‘Smart’ devices ‘too dumb’ to fend off cyber-attacks, say experts

Internet-connected gadgets vulnerable because they don’t have enough memory for safety software, use generic code and access web by default

“Smart” internet-connected devices such as webcams, kettles and baby monitors are “too dumb” to resist the kind of cyber-attack that brought down some of the world’s most popular websites on Friday, experts have warned.

Richard Sims, a product development consultant at the Technology Partnership, said such devices – commonly referred to as the “internet of things” – often connect to the internet by default and use stock code from open-source software, which makes them easier to hack.

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How did hackers use everyday devices to launch a cyber attack? – video report

On Friday the US and EU were subjected to a far-reaching cyber attack, which widely blocked internet access; some of the world’s most popular websites were shutdown, including Paypal, Twitter and Spotify. The hack was a botnet attack. Usually, botnet attacks use computers, but Friday’s attack was different because it used household items with internet connections to launch a huge denial of service (DDoS) assault. It is believed the attack came from China

Cyber attack: hackers ‘weaponised’ everyday devices with malware to mount assault

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Citroën Cactus car review – ‘Its metier is rugged jaunts across tricky terrain’

Bright red seatbelts look like ceremonial sashes: my kid has become an ambassador

Having a Citroën Cactus is a bit like painting your house pink; it sounds extraordinary and daring; it looks it for a while, but since you’re mostly inside it rather than outside, it’s your neighbours who have to live with it. I’m talking mainly about the side panels: bubbly sheets whose purpose was never plain to begin with. The Rip Curl keeps the panels and adds a number of driving modes (snow, sand, slipperiness), to ensure you’re ready for more than just bumping into things: you can now bump into things that are also driving on sand. It’s not obvious what the point is, for those of us not planning to reinvade Africa. It does have a mud setting, though, so is not totally inappropriate for the British weather.

That is its metier: rugged jaunts across tricky terrain. Round town, it doesn’t get much chance to show off, though it does have a pleasing interior. The driver’s seat is armchair-roomy, like going to a posh cinema. Bright red seatbelts give everyone the look of wearing a ceremonial sash, which can be discombobulating, especially when you catch your kids in the rear-view and try to remember when you made them the Icelandic ambassador. Heavily stylised stitching and natty door pulls make you feel as though you’re sitting inside 1930s luggage. The younger passengers were unimpressed with the pop-out back windows and moaned constantly about not being able to stick their heads out. (It was like being able to hear the internal monologue of a dog.) The satnav was so sluggish that on roundabouts you just had to get used to being told to take the exit you’d just passed.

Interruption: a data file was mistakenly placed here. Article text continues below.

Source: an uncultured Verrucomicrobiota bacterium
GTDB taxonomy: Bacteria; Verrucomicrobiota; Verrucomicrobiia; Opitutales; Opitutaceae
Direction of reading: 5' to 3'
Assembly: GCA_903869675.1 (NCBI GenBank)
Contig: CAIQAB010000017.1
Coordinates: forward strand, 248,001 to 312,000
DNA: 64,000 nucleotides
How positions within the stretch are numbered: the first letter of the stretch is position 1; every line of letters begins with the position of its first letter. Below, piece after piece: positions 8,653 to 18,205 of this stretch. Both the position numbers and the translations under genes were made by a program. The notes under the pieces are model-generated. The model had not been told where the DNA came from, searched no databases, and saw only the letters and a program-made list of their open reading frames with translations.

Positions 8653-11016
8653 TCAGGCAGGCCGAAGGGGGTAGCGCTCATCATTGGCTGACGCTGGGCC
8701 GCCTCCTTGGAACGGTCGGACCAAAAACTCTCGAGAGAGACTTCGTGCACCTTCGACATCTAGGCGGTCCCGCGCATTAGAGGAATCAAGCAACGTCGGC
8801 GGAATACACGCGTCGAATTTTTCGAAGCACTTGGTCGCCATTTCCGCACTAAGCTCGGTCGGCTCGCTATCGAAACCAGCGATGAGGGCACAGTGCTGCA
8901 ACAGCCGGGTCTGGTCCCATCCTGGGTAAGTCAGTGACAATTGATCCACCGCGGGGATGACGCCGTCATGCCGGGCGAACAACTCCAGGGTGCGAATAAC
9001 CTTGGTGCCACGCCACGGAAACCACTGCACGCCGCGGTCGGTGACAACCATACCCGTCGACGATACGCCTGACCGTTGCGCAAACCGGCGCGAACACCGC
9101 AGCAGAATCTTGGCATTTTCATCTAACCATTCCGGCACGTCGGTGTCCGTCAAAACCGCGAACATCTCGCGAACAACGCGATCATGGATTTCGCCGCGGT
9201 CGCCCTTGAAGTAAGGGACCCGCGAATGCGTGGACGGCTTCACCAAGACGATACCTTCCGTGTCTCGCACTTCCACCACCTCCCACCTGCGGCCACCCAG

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SeaFall: is the legacy format heralding a new era of board games?

After the success of Pandemic Legacy, designer Rob Daviau is back with a seafaring adventure. But is everyone ready for board games you throw away at the end?

Rob Daviau thought Cluedo was flawed. It was around the end of 2008, while Daviau was working as a designer at Hasbro, and he was brainstorming ideas which could breathe new life into the murder mystery classic. “At one point I made the comment: ‘I don’t know why they keep inviting these people over for dinner, they’re all mass murderers. Why would you keep inviting them back game after game?’”

Daviau was joking, but his boss thought there was something in his critique. What if there was a way for games to change every time they were played? They discussed ways in which decisions made in one gaming session might carry over into the next. An attempt at Cluedo: The Usual Suspects was swiftly abandoned but Daviau soon found another classic with potential: Risk – the somewhat interminable game of word conquest.

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Cyber attack: hackers ‘weaponised’ everyday devices with malware to mount assault

Hundreds of thousands of devices such as webcams and DVRs were infected with malicious code to create a so-called ‘botnet’ to target leading sites

The huge attack on global internet access, which blocked some of the world’s most popular websites, is believed to have been unleashed by hackers using common devices like webcams and digital recorders.

Among the sites targeted were Twitter, Paypal and Spotify. All were customers of Dyn, an infrastructure company in New Hampshire in the US that acts as a switchboard for internet traffic.

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